Recording public officials in Chicago, especially polices officers, is a crime that the city doesn’t take lightly. One of 12 states that has a “two-party” consent law, public recordings of the CPD is a Class 1 felony, possibly leveraging prison sentences between 4 and 15-years in the state pen and fines up to $25,000.
Other crimes that carry this sentence? Criminal sexual assault, possession of heroine/cocaine/LSD, and kidnapping.
Currently, an artist and a woman are facing charges for recording CPD officers with out consent under the Illinois eavesdropping law. Moore used her Blackberry to record two police investigators while filing a sexual harassment complaint against a police officer, and Drew used a digital recorder to record his arrest while allegedly selling art without a permit.
Police officers in Illinois can record citizens in both public and private settings, but there’s no “turn about is fair play” clause.
Illinois is serious about the surveillance law since both Drew and Moore have scheduled court dates, and citizens in the state can be hit with charges for recording other state officials, like the state’s attorney, assistant state’s attorney, attorney general, assistant attorney general or judge in the performance of his or her duties.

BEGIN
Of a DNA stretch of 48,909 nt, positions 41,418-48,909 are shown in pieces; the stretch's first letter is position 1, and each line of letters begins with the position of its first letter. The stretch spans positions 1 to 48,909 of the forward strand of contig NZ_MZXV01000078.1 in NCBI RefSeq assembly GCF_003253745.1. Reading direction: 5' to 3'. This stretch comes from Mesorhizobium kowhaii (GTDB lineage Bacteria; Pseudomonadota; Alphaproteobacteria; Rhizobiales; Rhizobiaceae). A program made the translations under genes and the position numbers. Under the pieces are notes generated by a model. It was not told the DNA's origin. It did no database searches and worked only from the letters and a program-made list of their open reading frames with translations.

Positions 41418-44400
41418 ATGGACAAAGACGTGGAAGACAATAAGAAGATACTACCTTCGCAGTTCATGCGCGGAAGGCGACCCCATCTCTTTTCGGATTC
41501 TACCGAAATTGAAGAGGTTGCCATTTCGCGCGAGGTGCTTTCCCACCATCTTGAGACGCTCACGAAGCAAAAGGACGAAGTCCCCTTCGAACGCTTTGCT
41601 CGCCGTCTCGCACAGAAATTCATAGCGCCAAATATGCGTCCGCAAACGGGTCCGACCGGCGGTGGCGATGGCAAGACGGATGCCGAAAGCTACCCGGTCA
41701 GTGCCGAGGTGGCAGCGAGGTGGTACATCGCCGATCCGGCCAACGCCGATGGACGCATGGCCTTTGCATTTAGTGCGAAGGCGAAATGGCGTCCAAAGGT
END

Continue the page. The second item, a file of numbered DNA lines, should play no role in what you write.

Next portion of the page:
Recording (audio) a citizen without consent is a Class 4 felony, which can carry a three year sentence for a first-timer or a 5-year for a second or third offense.
ACLU lawyers filed suit against the state following charges brought against residents citing that the Illinois law violates the First Amendment. The Chicago Police Department, and Fraternal Order of Police stand behind the law, claiming that eavesdroppers may hinder police from performing their jobs.